State of Minnesota Archives: on Government Reform
Make even-years "The Unsession", to eliminate laws & rules
Back in 1998, when I first ran for Governor, a campaign that most people have forgotten and I would like to, there was a TV commercial for the soft-drink 7-Up. Contrasting itself to Coke & Pepsi, it proudly called itself the "un-cola."
In my campaign,
I proposed making an even-year legislative session "The Unsession." Except for responding to a fiscal or other emergency and passing a bonding bill, the session would be devoted to eliminating unnecessary or redundant laws, rules, and regulations;
reducing the verbiage in those that remain; shortening the timelines for developing and implementing them; and undoing anything else, which makes government nearly impossible to understand, operate, or support.
I suggest making next year's legislative
session the first "Unsession." After this session is concluded, I will ask my agency heads and legislative staff to begin making lists, and working with any legislators, other public officials, and citizens, who wish to spearhead these reforms.
Source: 2013 State of the State speech to Minnesota Legislature
Feb 6, 2013
Require photo ID to vote
Jim Abeler voted Yea in a Conference Report Vote on HF 2738.
Legislative title:Requires Photo Identification to Vote
Legislative summary: Vote to adopt a conference report that submits a constitutional amendment to the
voters that requires voters to present photo identification prior to voting.Highlights:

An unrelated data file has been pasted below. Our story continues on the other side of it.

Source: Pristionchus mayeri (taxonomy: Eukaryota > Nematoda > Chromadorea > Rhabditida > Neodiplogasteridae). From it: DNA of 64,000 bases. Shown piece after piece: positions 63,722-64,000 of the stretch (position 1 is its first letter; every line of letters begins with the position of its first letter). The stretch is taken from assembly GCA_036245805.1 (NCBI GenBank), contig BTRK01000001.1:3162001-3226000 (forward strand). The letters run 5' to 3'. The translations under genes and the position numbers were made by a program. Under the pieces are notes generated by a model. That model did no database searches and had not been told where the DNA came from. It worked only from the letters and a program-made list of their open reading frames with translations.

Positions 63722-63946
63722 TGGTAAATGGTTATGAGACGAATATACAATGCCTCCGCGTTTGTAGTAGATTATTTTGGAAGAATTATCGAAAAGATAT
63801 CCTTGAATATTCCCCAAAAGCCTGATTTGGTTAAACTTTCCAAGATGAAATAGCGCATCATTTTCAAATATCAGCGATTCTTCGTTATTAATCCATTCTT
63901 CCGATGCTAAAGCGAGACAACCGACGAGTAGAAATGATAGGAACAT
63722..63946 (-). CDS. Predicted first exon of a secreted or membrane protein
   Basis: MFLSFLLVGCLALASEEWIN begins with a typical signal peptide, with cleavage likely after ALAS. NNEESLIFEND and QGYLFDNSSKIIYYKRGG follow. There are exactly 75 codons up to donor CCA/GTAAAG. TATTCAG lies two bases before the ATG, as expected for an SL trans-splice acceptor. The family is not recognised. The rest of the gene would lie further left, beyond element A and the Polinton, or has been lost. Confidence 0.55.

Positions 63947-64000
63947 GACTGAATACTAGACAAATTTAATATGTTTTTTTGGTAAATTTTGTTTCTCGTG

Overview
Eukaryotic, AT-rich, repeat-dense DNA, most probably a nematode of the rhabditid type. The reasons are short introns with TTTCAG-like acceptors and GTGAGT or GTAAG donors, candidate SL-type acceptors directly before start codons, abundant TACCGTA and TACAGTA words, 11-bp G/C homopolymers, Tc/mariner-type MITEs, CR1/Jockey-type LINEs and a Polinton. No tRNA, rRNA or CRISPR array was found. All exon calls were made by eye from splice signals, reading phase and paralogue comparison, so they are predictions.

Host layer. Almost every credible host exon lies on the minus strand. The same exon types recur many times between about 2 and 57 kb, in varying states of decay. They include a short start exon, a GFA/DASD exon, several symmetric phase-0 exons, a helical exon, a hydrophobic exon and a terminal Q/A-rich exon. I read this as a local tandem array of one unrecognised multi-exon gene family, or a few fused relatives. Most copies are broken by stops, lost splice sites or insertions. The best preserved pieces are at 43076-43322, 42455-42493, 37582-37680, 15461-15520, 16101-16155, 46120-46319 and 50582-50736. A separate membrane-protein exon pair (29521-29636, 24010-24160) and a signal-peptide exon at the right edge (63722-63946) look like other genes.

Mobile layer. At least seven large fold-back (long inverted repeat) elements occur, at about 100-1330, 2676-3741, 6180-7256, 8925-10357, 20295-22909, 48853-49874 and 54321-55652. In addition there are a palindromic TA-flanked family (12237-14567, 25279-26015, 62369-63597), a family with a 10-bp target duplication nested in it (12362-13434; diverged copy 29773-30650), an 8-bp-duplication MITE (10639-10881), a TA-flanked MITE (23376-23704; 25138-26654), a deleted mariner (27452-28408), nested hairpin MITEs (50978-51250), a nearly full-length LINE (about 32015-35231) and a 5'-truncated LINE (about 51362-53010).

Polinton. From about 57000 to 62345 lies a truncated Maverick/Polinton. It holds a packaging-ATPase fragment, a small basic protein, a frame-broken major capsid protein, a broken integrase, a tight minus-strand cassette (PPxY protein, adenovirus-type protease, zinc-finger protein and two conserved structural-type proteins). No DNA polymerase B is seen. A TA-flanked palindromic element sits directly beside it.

Source: Minnesota House voting records (Votesmart synopses)
Apr 3, 2012
- Requires voters voting in person to present valid government-issued photo identification in order to receive a ballot.
- Requires the state to issue photo
ID at no charge to eligible voters who do not have valid government-issued photo ID
Requires that a voter not capable of producing government-issued photo identification must be able to cast a provisional ballot
- Requires the amendment be submitted to the voters for approval at the 2012 general election.
Frivolous lawsuits raise consumer prices
[On eliminating frivolous lawsuits] Coleman said he supported what he called a common sense approach. Coleman made the point that unnecessary lawsuits are a major expense for business.
“The cost of litigation I think doubles the price of a football helmets, it adds about $500 to the price of a car and about $3,000 for a pacemaker, ” said Coleman.
Source: Minnesota Public Radio, Senatorial debates
Oct 21, 2002
No PAC money, no soft money
I agree that the exposing of soft money contributions has gravely threatened the quality of our political environment. For my part I have promised not to take any Political Action Committee (PAC) funds, nor will I accept any soft money from the
Democratic National Committee. I support most of the provisions of the McCain-Feingold legislation and I support campaign contribution limits and complete disclosure of all amounts and sources of every campaign contribution.
I would also propose forming a bi-partisan commission that includes broad-based citizen organizations and whose sole mandate would be to design a campaign financing system that best preserves and enhances democracy and advances interests of all
American citizens. I believe that Congress should accept the report of this public Commission and vote on the resulting legislation without changes or amendments. This will be the only way we will get comprehensive campaign finance reform.
Source: Minnesota Newspaper Association Election Questionnaire
Jul 2, 2000
Page last updated: Dec 16, 2013